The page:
37 Risk factors for WMSDs Repeated impacts Repeated impacts

38 Repeated impacts Using the hand or knee as a hammer more than 10 times per hour, more than 2 hours per day There are many soft tissues in the palm of your hand that are easily damaged when using the palm as a hammer, such as in this example putting hubcaps back on. Similarly, repetitively using your knee as a hammer, such as this carpet layer is doing to stretch the carpet using a knee kicker, can damage many of the same soft tissues that kneeling damages.

39 Avoiding repeated impacts
Use tools instead of your hand or knee Fortunately there are easy solutions to these risk factors. Tools like rubber mallets can be used in place of the palm in many cases. Power stretchers are available for carpet layers that don’t require using a knee kicker.

40 Heavy, frequent or awkward lifting
Risk factors for WMSDs Heavy, frequent or awkward lifting Heavy, frequent or awkward lifting

41 Heavy lifting Lifting 75 lbs. once per day
Lifting 55 lbs. more than 10 times per day Most people are aware that lifting heavy objects increases the risk for injury. The load on the low back when lifting something heavy can strain the muscles and damage the disks in your spine. The load can strain the muscles in the shoulders and upper back as well.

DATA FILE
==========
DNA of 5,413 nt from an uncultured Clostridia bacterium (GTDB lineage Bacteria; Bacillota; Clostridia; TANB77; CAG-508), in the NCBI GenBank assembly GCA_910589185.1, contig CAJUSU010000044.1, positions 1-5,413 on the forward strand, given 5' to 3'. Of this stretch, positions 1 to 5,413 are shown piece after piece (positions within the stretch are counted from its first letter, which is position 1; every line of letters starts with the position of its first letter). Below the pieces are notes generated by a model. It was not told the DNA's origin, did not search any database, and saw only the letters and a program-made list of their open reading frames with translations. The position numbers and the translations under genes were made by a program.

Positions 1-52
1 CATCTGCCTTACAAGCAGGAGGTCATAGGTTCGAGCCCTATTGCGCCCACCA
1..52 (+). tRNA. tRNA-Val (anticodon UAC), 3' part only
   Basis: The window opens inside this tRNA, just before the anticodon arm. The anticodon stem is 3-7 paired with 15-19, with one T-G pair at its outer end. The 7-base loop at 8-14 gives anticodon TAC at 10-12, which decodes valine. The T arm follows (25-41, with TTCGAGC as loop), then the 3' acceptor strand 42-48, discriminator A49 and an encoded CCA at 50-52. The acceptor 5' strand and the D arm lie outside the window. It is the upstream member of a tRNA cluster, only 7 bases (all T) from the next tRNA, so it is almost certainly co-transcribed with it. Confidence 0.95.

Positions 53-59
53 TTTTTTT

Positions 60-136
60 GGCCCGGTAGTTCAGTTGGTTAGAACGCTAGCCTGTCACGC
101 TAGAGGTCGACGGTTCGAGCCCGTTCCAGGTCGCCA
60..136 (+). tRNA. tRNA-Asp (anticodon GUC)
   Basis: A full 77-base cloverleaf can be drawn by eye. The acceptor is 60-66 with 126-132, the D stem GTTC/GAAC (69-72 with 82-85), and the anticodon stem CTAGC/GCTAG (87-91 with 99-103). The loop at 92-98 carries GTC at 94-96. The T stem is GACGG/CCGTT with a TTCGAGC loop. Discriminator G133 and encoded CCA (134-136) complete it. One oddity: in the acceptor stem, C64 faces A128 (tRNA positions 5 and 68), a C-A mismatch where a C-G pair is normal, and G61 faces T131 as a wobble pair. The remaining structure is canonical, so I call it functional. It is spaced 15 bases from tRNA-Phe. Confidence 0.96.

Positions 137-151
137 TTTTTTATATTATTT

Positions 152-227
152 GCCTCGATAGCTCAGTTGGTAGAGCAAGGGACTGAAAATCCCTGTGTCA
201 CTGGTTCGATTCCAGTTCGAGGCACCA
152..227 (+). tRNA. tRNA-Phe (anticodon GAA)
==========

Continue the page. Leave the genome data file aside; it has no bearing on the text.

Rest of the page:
42 Reducing heavy lifting
Take smaller loads at one time Use mechanical assistance - handtrucks, carts, hoists, conveyors Get help from a co-worker There are several things you can do to reduce the load that you have to lift, including: Take smaller loads at one time Use mechanical assistance - handtrucks, carts, hoists, or conveyors to move the load rather than lifting and carrying it Get help from a co-worker

43 Frequent lifting Lifting more than 10 lbs., more than twice per minute, for more than 2 hours per day Many people don’t realize that repetitive lifting can be just as hazardous as heavy lifting because of the fatigue it causes. When you lift frequently you can tire out the muscles, making them more prone to injury. If your muscles can’t handle the load, the strain can be shifted to your joints and the disks in your spine, placing them at risk for injury, too.